By this point you've probably heard about the salary cap hell the Eagles will be entering in the 2021 season, but you probably haven't heard a ton about the specifics.
Let's get into some of those.
Because they're not going to be in a great situation next year, but it's not the end of the world either.
Thanks to expected revenue losses in the 2020 season, there was a real fear about how much the 2021 league-wide salary cap might drop. But the NFL and NFLPA agreed to a $175 million salary floor for next season. It could be higher … but that's the floor. It's nice to have a floor for planning purposes but if that happens it will be a significant drop from the cap of $198.2 million this season.
And the Eagles were already facing a tricky situation in 2021 based on how much money they have tied up in contracts for next season.
As of Wednesday afternoon, the Eagles have $263,193,357 in top-51 cap room tied up for 2021 but that still included Marquise Goodwin's incorrect $7 million cap figure, which is inaccurate. After Goodwin opted out of this season, he'll have a cap hit of $1.35 million next season.
So the Eagles will have around $257.59 million tied up next season.
But the most recent salary cap numbers have the Eagles with $24.67 million in cap space for 2020. That doesn't include the Goodwin news or Jason Peters' new contract. But this year's cap space will get carried over. So figure on $20-$25 million getting carried into next year. (We'll use a figure of $23 million to be in the middle).
So if the league-wide cap gets set at $175 million, by my calculations, the Eagles are on schedule to be around $59.59 million over the cap in 2021. OverTheCap's Jason Fitzgerald a while back came up with an estimated figure of $71.54 million over (but that probably still includes Goodwin's $7 million from his old contract).
Either way, that's not great.
The good news is that Eagles general manager Howie Roseman and VP of football administration Jake Rosenberg are very good at this. And they'll figure out a way to be cap compliant. They have no choice. So it's not like the 2021 cap won't be a problem; it is. But it's a solvable problem.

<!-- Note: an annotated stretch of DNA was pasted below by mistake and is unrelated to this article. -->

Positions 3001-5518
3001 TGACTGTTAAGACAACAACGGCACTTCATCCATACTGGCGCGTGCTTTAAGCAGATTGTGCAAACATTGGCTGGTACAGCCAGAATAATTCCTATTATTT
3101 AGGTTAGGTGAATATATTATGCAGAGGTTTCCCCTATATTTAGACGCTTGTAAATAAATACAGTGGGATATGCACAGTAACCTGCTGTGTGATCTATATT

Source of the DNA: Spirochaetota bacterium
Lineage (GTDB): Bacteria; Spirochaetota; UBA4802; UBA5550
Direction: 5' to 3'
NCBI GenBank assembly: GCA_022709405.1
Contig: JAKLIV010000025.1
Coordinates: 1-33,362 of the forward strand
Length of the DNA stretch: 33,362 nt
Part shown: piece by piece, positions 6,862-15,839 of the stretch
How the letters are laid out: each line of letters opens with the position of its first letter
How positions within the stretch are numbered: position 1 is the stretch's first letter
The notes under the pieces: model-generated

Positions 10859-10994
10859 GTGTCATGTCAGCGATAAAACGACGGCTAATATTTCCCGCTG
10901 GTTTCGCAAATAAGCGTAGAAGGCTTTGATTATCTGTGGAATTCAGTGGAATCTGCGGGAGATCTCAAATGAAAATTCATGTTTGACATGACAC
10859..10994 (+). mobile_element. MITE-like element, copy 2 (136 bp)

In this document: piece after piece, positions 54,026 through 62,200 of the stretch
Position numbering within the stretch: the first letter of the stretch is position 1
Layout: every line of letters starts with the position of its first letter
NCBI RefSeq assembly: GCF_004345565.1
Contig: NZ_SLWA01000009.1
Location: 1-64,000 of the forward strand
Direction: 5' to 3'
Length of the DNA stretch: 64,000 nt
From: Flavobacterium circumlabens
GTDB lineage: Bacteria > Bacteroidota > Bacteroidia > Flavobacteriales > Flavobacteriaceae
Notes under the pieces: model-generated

For years the Eagles have used a kick-the-can method with the salary cap, presuming that the cap would continue to rise year over year and it has. It took a global pandemic to stop that trend. But back-loading contracts has created a situation where the Eagles have a pretty top-heavy roster. They have 12 players with cap hits in the double digits next season:
Carson Wentz: $34,673,536
Fletcher Cox: $22,447,000
Alshon Jeffery: $18,486,500
Brandon Graham: $17,928,000
Lane Johnson: $16,501,500
Darius Slay: $15,750,000
Javon Hargrave: $15,200,000
Brandon Brooks: $14,544,235
Malik Jackson: $13,611,000
Zach Ertz: $12,471,500
DeSean Jackson: $10,934,000
Derek Barnett: $10,051,000
Some of that obviously won't fly. Here are a few simple ways for the Eagles to create a bunch of cap room in a hurry:
• That $10 million figure for Barnett is on his fifth-year option. That's a non-guaranteed contract that the Eagles aren't tied to unless he gets hurt. That contract is guaranteed for injury only. If they feel like he's worth $10 million in 2021 that would be great news because that would mean he had a great 2020 season. But it's hard to imagine the Eagles paying Barnett on his fifth-year the way they paid Nelson Agholor in 2019. So the Eagles could release Barnett to save that $10 million hit or they could sign him to an extension to lessen the hit in 2021.
• The wide receiver room needs to get younger. Cutting Alshon Jeffery (~$8 million or ~$13 million with a post-June 1 designation) and DeSean Jackson (~$5 million) would create another $13-18 million in cap space.
• As much as everyone loves Brandon Graham, a cap hit of $17 million is just too big. Graham has a base salary of $13 million, so they can cut him with a post-June 1 designation to save $13 million in cap space (there are dummy years on the end of this contract, a trick the Eagles like to use). Or they can try to figure out another way to restructure.
• With Javon Hargrave under contract, Malik Jackson could be a potential post-June 1 cut to save another $10 million in cap space.
• There are also going to be opportunities to extend some players to minimize their cap hits in the short-term with signing bonuses. By giving a player a signing bonus, they get their money up front and that bonus money is spread out over the length of the contract for cap purposes. Zach Ertz will be in the final year of his contract in 2021 so even a big extension with a signing bonus would create some cap room in 2021. Fletcher Cox is signed through 2022 so he could be due for an extension. And there's even some room with Carson Wentz's contact to lower his base salary of $15 million.
• And while the Eagles would love for Jason Kelce to continue playing forever, there's a very real chance that 2020 could be his final season. We're at that point in his career. So his entire cap hit of over $8 million might not be on the books either.
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Explaining Eagles salary cap situation for the 2021 season originally appeared on NBC Sports Philadelphia